02. UNISHE APRIL (1994) – The very first of his features on relationships, Ghosh made a bold statement with this film that he had arrived. A brilliantly understated plot and the tussle of emotions between two extremely strong women in Sarojini and Aditi, Aparna Sen and Debashree Roy challenged each other to outperform the other one and how! With this film, Ghosh showed us how one-day stories can also never feel slow for a second, how classics can be adapted to the perfect bengali milieu, and how the undercurrent of emotions can be made relatable to the average bengali.. so much so that ordinary growing up girls like me could start personally relating to the Aditi’s ways of the world so strongly! Unishe April is certainly one of the best takes on Mother Daughter relationships!

03. DOSOR (2006) – Here was a film that had such a strong performance by the mighty Prasenjit Chatterjee that you would start to empathise with him in his journey even when you know that he has wrecked his world and Konkona’s by breaking all barriers on infidelity. Both him and Konkona are perfectly cast and deliver knockput performances. Kudos to the director for choosing the black and white medium to create the grey characters and their bleak worlds. Where understatement speaks louder than all the words anyone could have imagined!

04. TITLI (2002) – Titli is my second favorite of the mother daughter relationships in this list. The spunky, emotional and plain jane Konkona is brilliantly contrasted against the matured, dignified and all so beautiful Aparna, as are their feelings and emotions for the common man they both love in their own ways. And then there is Mithun Chakraborty in his very best, adding so much more color and weight to the film.. Titli also stands out as one of the Ghosh movies where nature and the beatiful hills of north bengal is wonderfully captured, and the ‘megh peon‘ totally delivers the messages that it needs to through its gloom and charm alike!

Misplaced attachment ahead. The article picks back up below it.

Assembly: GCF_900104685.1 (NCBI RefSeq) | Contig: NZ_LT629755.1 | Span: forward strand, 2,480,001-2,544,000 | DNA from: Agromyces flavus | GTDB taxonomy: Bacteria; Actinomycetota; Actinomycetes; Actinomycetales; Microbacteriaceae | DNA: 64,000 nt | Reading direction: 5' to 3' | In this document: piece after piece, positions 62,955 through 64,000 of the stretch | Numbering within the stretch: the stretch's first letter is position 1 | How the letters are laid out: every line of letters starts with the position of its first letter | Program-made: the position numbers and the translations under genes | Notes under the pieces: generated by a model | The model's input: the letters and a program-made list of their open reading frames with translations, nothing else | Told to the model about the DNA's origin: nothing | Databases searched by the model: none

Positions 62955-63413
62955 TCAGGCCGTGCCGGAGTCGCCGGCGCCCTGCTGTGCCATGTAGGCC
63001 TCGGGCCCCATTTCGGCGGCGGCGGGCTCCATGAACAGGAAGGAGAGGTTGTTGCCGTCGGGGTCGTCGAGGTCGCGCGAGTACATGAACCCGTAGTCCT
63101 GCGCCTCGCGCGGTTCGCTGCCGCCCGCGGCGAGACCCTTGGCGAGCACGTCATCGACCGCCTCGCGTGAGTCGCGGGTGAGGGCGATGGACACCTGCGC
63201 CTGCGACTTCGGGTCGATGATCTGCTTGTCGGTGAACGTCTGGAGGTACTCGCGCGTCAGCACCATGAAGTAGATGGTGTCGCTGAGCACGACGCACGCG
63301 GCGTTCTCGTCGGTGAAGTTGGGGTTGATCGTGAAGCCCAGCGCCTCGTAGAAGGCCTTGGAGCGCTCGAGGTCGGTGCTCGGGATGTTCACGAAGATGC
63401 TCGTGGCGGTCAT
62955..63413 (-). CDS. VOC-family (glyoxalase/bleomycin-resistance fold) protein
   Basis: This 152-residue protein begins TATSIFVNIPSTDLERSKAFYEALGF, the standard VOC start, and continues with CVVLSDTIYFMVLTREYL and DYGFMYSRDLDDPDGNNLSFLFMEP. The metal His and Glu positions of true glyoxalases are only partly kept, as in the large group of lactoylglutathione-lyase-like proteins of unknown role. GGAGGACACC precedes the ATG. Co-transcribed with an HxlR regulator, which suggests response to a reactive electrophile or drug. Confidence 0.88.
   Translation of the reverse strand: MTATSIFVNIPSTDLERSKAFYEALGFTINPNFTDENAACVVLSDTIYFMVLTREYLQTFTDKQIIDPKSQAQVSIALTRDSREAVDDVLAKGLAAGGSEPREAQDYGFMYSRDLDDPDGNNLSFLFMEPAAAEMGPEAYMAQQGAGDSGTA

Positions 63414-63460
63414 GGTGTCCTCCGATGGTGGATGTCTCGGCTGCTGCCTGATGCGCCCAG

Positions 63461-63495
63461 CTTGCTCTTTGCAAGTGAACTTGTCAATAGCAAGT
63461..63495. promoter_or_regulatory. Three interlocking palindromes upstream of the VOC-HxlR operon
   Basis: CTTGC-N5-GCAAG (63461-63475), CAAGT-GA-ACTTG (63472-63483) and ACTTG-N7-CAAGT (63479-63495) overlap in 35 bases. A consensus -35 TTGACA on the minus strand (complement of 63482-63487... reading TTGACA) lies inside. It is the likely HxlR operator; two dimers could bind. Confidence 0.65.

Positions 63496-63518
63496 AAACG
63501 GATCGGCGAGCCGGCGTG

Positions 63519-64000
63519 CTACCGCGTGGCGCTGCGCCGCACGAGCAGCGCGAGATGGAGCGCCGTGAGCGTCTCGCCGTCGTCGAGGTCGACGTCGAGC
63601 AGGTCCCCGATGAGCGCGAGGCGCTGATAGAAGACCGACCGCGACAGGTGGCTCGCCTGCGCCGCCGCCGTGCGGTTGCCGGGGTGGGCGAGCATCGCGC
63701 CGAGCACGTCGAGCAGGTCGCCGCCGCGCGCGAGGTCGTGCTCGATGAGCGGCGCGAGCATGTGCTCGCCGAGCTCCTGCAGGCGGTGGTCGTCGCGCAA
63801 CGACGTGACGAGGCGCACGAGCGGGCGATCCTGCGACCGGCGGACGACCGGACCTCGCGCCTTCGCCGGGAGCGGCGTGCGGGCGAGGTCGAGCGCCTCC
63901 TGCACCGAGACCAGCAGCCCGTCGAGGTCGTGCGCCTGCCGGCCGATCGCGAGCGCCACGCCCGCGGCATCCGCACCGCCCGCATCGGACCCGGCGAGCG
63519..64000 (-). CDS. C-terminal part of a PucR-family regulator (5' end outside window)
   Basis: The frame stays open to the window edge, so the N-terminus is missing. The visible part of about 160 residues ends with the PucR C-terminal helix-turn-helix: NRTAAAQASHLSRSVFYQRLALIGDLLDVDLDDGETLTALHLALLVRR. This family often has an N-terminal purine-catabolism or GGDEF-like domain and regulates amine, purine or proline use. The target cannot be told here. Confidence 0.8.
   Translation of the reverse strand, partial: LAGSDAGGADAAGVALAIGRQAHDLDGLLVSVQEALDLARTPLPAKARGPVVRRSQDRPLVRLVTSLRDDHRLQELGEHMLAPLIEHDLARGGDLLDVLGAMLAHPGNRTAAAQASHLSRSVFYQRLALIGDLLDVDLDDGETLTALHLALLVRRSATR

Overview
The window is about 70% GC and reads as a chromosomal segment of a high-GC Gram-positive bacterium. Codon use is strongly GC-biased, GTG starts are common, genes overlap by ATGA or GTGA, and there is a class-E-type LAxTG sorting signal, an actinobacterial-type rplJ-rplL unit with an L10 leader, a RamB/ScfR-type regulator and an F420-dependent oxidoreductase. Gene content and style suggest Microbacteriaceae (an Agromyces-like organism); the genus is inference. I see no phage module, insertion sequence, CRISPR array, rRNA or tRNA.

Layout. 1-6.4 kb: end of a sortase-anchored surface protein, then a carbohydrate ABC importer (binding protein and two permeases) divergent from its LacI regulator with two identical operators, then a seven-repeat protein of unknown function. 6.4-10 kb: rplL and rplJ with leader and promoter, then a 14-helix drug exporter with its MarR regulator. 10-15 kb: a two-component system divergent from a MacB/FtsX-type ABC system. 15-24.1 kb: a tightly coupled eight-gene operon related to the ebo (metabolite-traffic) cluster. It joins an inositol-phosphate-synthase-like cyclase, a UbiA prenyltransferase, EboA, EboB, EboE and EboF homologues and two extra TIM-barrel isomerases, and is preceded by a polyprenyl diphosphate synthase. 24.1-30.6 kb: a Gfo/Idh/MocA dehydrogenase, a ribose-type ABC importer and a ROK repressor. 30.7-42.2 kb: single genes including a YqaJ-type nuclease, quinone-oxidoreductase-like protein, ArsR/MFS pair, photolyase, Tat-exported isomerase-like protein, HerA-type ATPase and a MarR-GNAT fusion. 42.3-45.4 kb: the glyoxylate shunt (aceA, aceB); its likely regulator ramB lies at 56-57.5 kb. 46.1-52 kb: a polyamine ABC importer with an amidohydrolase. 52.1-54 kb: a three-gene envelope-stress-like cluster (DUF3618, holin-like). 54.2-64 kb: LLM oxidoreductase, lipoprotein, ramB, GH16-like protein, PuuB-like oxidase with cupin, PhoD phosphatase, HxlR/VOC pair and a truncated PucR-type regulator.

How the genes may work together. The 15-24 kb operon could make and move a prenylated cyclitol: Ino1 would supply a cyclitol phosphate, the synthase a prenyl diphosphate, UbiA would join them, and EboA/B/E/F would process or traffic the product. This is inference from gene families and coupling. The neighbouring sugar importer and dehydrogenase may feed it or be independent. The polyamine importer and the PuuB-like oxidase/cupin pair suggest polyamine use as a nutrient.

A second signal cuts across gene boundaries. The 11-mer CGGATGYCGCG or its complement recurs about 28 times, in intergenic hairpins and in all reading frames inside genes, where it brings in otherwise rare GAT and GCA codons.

05. SHUBHO MAHURAT (2003) – Now, who would have thought that the director could take a Agatha Christie story and create such shades of characters and relationships through that and yet deliver such a spotless thriller! Rakhee plays a fantastic Miss Marple, and is wonderfully supported by Nandita Roy and Sharmila Tagore to bring alive Shubho Mahurat, which possibly stands apart from rest of the Ghosh movies in its treatment and subject as well. Although he miserably failed with Satyanweshi later, I think that was a missed opportunity because of casting Sujoy Ghosh in that role. Otherwise a man with such solid handle on complexities of relationships should have hit the ball out of the park with Byomkesh Bakshi thrillers like he did with this one!

06. ABOHOMAN (2009) – With Abohoman, Rituparno was paying tribute to a filmmaker, the filmmaking flamboyance, the world of proteges and how very often they wreck the marital households. He cast Dipankar Dey and Mamata Shankar as the celebrity couple (she was also once his heroine and now a wife), and Ananya Chatterjee as the much younger protege, while Jisshu Sengupta played the son caught in the cross fire. Both Dipankar and Mamata delivered spectacular performances lending such dignity to their parts, while Ananya did well with a difficult role. This film grows on you with every watch.

07. DAHAN (1997) – This was Suchitra Bhattacharya’s story brilliantly adapted to screen by Rituparno Ghosh. Through the very different but somewhere similar characters of Keya and Jhinuk, Ghosh zoomed in to the challenges that independent free thinking women face irrespective of where they come from, and both leading ladies were in pretty good form. The letters that Keya (Rituparna Sengupta) writes to her sister, and the conversations that Jhinuk (Indrani Halder) has with her highly matured grandma (an excellent Suchitra Mitra) form the soul of the film and haunt to this date.